Now, on Easter, is the cause of a Christian’s joy made manifest — the resurrection of Our Lord!

If Jesus Christ really defeated death by rising from a dank tomb, as he promised, then it is possible for Christians to live in steady joy. Even during the recurring seasons of sadness and perplexity, the resurrection miracle preserves room in our hearts for gladness, or at least the glow of its near promise.

But the resurrection of Christ also has something special to say to the cynicism that seems to have taken hold of our society. 

Modern secular man’s great despair, whose fruits we see all around us in the dysfunction and hopelessness of too many people in our society, may be attributed to his disbelief in miracles. This man is taught from childhood to consider the natural, material world the entire sum of existence. When his life is just a series of natural occurrences, he is unable to look higher and think about life very seriously.  

This man is unable to embrace a supernatural outlook, in which the natural world is only a part of an open system, a system in which things operate by natural law most of the time but are interrupted and redirected by the hand of God. These interruptions are called miracles. And the greatest miracle is the empty tomb in the garden of Golgotha.

We can’t blame people for not believing in miracles. Even the Christian establishment and its teachers have, for some time, been poo-pooing them, perhaps maintaining a belief in the Resurrection or the True Presence but putting forth psychological/material explanations for “minor” phenomena. There are those, for example, who give sermons about the Gospel accounts of Jesus feeding 5,000 people that slide right past the simple divine act of multiplication, suggesting instead that the only miracle was that the Sermon on the Mount inspired a kind of radical sharing.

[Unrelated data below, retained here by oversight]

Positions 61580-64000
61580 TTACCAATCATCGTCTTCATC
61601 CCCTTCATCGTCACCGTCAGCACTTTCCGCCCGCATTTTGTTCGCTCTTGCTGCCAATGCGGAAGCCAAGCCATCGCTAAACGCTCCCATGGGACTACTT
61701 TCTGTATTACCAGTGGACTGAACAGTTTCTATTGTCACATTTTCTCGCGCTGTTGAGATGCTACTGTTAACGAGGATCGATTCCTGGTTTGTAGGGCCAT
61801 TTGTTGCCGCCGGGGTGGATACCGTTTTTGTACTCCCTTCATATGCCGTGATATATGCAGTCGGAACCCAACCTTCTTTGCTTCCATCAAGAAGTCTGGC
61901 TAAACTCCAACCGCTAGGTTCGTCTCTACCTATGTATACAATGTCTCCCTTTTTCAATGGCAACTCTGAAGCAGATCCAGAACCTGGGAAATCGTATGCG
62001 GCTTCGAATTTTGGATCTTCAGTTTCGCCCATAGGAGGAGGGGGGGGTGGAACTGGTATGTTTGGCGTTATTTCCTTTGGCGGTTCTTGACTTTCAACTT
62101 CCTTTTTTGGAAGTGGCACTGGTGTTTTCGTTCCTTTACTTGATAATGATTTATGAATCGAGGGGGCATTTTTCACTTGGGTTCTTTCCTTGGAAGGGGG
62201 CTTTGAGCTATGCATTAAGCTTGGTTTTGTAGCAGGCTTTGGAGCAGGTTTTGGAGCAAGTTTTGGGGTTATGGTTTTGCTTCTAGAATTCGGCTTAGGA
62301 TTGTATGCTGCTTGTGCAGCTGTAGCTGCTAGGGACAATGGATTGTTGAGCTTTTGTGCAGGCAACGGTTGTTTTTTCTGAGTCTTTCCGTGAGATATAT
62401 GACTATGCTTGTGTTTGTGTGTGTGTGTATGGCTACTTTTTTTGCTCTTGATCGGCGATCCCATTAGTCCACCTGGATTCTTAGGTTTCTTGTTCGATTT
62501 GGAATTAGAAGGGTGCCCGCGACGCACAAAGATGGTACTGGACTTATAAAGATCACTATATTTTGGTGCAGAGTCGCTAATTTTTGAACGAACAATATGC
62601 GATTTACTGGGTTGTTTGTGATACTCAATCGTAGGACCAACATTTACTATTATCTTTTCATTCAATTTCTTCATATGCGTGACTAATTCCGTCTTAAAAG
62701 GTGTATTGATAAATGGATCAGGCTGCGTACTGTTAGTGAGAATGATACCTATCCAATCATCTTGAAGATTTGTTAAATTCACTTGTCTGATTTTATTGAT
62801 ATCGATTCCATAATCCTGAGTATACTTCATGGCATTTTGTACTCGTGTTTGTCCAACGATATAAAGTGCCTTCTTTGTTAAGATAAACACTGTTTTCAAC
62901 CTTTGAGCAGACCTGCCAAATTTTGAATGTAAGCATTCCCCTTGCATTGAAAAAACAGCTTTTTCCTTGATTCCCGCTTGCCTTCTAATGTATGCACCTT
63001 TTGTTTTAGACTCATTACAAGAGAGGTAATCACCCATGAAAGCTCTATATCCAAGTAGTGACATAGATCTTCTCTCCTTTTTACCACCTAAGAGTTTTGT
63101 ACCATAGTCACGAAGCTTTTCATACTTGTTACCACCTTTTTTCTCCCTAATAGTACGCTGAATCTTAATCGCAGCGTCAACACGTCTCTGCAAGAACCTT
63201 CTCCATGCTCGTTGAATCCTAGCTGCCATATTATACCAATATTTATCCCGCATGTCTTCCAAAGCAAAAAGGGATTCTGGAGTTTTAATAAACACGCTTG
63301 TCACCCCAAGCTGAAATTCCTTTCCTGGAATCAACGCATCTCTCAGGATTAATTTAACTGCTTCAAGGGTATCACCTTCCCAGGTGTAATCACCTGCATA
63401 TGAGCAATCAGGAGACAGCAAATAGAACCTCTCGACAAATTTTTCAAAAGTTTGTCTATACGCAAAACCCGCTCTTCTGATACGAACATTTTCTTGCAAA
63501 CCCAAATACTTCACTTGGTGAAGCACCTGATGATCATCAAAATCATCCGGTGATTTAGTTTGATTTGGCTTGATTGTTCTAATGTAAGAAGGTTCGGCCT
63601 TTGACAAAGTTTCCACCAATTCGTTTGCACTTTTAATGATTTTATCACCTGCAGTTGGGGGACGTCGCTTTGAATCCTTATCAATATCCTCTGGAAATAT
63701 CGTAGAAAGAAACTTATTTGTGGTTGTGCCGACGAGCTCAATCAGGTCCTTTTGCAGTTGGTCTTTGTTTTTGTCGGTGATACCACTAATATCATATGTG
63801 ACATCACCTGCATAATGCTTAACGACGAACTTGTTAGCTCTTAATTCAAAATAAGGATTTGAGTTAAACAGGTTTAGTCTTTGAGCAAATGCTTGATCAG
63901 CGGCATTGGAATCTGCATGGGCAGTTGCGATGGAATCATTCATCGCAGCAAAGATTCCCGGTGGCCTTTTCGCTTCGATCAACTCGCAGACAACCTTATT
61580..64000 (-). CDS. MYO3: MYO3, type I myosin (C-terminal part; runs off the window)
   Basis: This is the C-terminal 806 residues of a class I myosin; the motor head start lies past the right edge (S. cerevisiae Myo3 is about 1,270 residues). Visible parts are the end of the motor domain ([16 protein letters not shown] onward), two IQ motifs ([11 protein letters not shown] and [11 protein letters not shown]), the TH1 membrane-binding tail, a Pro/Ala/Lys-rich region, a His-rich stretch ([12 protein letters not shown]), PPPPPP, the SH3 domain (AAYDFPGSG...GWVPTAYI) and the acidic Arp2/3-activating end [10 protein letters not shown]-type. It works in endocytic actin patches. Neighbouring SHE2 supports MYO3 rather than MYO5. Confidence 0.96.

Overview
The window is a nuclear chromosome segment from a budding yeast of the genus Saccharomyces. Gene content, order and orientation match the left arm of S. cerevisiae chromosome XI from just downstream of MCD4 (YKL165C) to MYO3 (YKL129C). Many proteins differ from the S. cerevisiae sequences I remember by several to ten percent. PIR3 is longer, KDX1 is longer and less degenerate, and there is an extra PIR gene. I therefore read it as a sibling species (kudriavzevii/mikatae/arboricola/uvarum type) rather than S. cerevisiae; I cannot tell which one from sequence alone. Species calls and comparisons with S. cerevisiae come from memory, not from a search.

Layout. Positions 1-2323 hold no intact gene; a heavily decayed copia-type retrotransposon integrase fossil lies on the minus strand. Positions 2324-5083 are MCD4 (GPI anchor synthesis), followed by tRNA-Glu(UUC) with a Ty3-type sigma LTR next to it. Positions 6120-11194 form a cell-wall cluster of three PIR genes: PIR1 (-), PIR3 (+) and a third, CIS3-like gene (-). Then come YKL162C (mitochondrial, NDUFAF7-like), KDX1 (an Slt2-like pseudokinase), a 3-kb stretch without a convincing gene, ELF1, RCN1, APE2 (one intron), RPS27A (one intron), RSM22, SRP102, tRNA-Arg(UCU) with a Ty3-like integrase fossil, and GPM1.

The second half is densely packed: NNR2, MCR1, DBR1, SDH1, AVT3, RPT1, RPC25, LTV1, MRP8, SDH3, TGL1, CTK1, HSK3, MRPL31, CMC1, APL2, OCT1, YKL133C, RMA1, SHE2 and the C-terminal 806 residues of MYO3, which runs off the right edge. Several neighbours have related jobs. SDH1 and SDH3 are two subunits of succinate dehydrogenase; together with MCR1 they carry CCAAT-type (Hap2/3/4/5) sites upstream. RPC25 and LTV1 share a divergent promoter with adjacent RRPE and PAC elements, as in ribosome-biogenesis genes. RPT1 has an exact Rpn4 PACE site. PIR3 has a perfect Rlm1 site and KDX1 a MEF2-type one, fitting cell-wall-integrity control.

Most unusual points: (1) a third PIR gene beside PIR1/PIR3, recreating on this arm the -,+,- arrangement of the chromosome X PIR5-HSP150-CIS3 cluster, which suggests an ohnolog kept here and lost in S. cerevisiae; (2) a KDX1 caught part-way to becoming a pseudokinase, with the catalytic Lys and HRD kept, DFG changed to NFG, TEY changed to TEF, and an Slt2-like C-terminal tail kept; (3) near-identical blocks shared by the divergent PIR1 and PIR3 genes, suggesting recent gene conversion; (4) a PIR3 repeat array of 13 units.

Msgr. Francesco Camaldo blesses the faithful with the Veronica relic during vespers in St. Peter’s Basilica at the Vatican in this 2019 file photo. The relic of “the holy face” or Veronica’s veil and other major relics kept in the basilica are displayed every year during vespers on the fifth Sunday of Lent, a tradition dating to the 17th century. (CNS/Paul Haring)

This downgrading of belief has had a pernicious effect. The gift of Christianity, with all the firm happiness and peace that it implies, calls us to embrace the whole gamut of Christian beliefs. And God, especially in the person of Jesus, performed miracle upon miracle, astounding and amazing the people who witnessed them. 

They were not, as some have postulated, ignorant and superstitious, ready to believe where educated modern man is skeptical. They knew that lepers didn’t recover, and that Lazarus had been long enough in the tomb to warn there would be a stench of rotting flesh when the rock was rolled back. Perhaps, in fact, they were more in touch with the natural world and its laws than we are, removed as we are by modern conveniences and man-made elaborations.

But these people believed because they saw — and then they soon forgot. The palm-laying, adoring crowds of Jesus’ entry into Jerusalem are very quickly transformed into the jeering, jabbering throngs along the uphill Via Dolorosa. Having seen him make the leper’s skin as pure as that of an infant and seen him return a living son to the widow of Nain, still they turn on him and the joy of having seen the mercy of God. On the day of his passion the moments of compassion are so rare that they are described in loving detail: Veronica’s tender wiping of dripping sweat and blood, the crying of a group of women of Jerusalem.

It’s not as though we are not surrounded by miracles, confronted by miracles, bathed in miracles. We are just jaded and cynical, tired and grumpy, and we soon forget. Jesus turned water into wine at Cana, and we say, well, I’d sure like to see that! But, as St. Augustine pointed out, “We take for granted the slow miracle whereby water in the irrigation of a vineyard becomes wine. It is only when Christ turns water into wine, in a quick motion, as it were, that we stand amazed.”  Yes, the water on God’s good earth turns into wine, and the breast milk turns into tender flesh on your beloved infant, and the ordinary love of a man and his wife generates an immortal soul.

The empty tomb in the garden of Golgotha. The defeat of the great dread of our lives, the demolishing of the giant obstacle between despair and joy is the miracle of miracles. It is God with one decisive, majestic hand turning the whole sad saga of each human life into a tale of romance and adventure, in which the happy ending is assured.

The cause of our joy, indeed.